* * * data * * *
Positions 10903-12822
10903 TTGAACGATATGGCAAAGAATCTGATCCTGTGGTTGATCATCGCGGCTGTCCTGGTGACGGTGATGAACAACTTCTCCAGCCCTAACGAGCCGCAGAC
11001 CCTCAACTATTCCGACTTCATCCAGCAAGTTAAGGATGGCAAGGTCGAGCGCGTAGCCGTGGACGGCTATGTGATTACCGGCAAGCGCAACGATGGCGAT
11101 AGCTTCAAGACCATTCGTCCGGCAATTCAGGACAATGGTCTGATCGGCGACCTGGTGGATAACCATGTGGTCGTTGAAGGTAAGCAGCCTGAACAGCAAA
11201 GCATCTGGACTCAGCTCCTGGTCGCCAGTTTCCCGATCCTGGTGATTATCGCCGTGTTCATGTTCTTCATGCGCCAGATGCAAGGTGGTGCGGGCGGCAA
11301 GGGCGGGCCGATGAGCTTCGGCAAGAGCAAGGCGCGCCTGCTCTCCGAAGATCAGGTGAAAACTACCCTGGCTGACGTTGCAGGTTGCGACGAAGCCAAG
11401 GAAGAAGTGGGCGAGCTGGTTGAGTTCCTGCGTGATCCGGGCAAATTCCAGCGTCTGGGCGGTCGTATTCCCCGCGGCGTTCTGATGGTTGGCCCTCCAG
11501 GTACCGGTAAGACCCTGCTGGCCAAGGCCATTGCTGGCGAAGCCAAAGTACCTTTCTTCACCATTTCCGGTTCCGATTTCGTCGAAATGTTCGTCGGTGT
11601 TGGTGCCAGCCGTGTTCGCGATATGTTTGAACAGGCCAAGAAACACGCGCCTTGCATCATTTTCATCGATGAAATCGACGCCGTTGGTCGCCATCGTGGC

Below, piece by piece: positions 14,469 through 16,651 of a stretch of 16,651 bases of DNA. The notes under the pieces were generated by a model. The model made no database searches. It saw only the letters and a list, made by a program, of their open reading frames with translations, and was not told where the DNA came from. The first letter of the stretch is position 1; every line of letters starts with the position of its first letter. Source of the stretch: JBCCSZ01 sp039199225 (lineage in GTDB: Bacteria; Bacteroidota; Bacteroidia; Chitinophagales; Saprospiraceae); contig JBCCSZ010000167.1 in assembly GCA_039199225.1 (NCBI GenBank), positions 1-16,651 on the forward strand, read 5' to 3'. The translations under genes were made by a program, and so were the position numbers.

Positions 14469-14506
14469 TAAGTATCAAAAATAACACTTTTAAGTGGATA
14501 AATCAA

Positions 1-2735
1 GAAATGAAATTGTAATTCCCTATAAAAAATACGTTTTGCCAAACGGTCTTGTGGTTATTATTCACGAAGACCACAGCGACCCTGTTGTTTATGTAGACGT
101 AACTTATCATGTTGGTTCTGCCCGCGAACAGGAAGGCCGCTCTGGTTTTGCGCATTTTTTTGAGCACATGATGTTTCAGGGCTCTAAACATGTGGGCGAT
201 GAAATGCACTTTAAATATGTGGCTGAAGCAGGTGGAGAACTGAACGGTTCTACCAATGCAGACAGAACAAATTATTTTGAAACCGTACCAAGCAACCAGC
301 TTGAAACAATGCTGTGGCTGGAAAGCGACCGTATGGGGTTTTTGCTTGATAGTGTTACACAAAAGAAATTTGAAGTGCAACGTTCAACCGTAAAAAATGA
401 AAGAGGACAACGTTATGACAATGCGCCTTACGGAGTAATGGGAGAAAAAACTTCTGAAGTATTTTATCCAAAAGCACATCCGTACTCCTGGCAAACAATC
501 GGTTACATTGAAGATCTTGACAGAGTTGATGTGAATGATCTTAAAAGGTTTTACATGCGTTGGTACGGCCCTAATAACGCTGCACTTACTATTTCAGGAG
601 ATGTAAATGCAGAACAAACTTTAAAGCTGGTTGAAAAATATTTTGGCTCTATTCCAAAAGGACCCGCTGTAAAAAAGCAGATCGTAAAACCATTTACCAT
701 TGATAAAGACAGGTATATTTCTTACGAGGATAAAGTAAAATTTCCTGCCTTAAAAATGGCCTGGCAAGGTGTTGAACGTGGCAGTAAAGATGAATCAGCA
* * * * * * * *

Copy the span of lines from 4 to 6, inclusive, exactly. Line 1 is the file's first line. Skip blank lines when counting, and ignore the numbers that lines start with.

11101 AGCTTCAAGACCATTCGTCCGGCAATTCAGGACAATGGTCTGATCGGCGACCTGGTGGATAACCATGTGGTCGTTGAAGGTAAGCAGCCTGAACAGCAAA
11201 GCATCTGGACTCAGCTCCTGGTCGCCAGTTTCCCGATCCTGGTGATTATCGCCGTGTTCATGTTCTTCATGCGCCAGATGCAAGGTGGTGCGGGCGGCAA
11301 GGGCGGGCCGATGAGCTTCGGCAAGAGCAAGGCGCGCCTGCTCTCCGAAGATCAGGTGAAAACTACCCTGGCTGACGTTGCAGGTTGCGACGAAGCCAAG